Through its pithy apothegms and metaphysical wanderings, the compendium of sayings that constitute Pirkei Avot (“Ethics of the Fathers”) has challenged and enlightened readers for millennia. As a constituent piece of the Talmud, the chapter of Avot remains a go-to source for wisdom and pedagogic excellence, a staple for ethical discussion from living rooms to college lecture halls.The amount of commentary that has been expended on these sayings from the ancient Sages is considerable. Many of the brightest minds in Jewish history have disseminated the manifold meanings of the words of the sages, contextualizing these venerable precepts for contemporary audiences as well as for future generations.
While there are many commentaries to choose from, one of the most interesting and engaging is the recently released Illustrated Pirkei Avot by Jessica Tamar Deutsch. Navigating between the serious and whimsical with equal measure, Deutsch has transmuted every word of Pirkei Avot from the stuff of parchment and crinkled pages to a handsome, singular collection of sequential art and imagination. (For good measure, the entire tractate is reproduced at the back of the book, just in case readers want to refer to the original while reading.)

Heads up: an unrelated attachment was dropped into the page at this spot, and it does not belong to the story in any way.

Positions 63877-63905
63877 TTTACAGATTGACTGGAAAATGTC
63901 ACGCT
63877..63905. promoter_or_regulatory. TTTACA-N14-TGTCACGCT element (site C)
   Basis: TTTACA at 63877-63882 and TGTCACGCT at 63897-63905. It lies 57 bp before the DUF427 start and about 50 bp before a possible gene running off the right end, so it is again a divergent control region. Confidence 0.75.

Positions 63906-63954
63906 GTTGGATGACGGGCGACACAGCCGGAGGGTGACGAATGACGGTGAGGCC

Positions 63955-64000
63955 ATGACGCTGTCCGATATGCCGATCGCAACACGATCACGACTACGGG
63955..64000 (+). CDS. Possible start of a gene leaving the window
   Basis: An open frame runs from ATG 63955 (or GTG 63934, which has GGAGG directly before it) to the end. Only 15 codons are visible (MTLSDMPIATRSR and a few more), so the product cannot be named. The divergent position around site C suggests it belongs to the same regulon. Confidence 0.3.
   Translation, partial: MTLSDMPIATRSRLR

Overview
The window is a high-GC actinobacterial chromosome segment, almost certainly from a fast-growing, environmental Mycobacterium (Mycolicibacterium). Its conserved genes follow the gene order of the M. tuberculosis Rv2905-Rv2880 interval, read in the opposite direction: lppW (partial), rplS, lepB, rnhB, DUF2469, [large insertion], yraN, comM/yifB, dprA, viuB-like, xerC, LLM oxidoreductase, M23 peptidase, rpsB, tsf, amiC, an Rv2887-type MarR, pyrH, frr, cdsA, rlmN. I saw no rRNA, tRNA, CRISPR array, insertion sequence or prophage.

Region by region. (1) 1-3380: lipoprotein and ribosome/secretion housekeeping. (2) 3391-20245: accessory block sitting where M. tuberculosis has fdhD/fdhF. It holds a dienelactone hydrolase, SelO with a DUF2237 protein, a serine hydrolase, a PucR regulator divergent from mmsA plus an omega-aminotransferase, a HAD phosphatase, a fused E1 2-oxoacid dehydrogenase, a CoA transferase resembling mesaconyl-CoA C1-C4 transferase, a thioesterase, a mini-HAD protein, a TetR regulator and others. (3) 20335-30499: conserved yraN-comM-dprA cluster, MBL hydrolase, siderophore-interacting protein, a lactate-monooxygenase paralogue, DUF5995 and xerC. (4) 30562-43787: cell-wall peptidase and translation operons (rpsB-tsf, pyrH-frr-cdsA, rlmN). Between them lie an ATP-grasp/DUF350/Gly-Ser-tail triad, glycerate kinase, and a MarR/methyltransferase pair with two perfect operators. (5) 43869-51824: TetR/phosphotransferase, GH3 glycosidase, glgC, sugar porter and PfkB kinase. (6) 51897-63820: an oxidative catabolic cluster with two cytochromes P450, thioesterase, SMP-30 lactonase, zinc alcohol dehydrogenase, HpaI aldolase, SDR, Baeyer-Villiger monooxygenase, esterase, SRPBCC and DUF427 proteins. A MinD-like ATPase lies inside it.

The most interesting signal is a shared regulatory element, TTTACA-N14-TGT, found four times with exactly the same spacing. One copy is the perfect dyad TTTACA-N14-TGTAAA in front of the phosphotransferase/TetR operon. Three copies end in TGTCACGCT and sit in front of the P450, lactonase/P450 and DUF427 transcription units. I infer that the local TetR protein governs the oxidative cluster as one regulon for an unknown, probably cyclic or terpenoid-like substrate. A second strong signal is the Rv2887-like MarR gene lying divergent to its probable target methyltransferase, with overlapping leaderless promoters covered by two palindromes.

In this way, Deutsch’s work is a new paradigm. It would be too much to say that this work breaks all the rules of normative Talmudic commentary; that was probably never her intention. To the contrary, the accessibility stems from the book’s appeal to all ages in a welcoming way. One could be a scholar or a neophyte when it comes to learning Talmud and still learn something from this work. At times Deutsch inserts a thought that is separate from the art (i.e. the story of Hillel and the skull) that adds an element of reader/author interaction where it might not exist in other commentaries.
Does the entire enterprise of the Illustrated Pirkei Avot succeed to its fullest potential? It comes close for sure. Evaluating this book leads to bifurcated thoughts. On the one hand, is this a purely educational tool meant to elucidate and clarify classical rabbinic thought? Or, perhaps, is this comic a cosmic deconstruction of the countless other commentaries that have come before, being more accessible but less in-depth? The answer is probably somewhere in the middle. “My greatest hope,” Deutsch writes in her introduction “is that, in reading this, the teachings feel relevant to your life.” That’s a daunting task, but an intriguing one as well. Exploiting the nexus of comics and cartooning to delve into the timeless lessons of Pirkei Avot is this book’s strongest asset.
Overall, Deutsch’s contribution to the canon of commentary through her Illustrated Pirkei Avot is the first step on what should be a long career of combining the best of comix and Jewish thought. This is a worthy debut, perfect for readers young and old alike.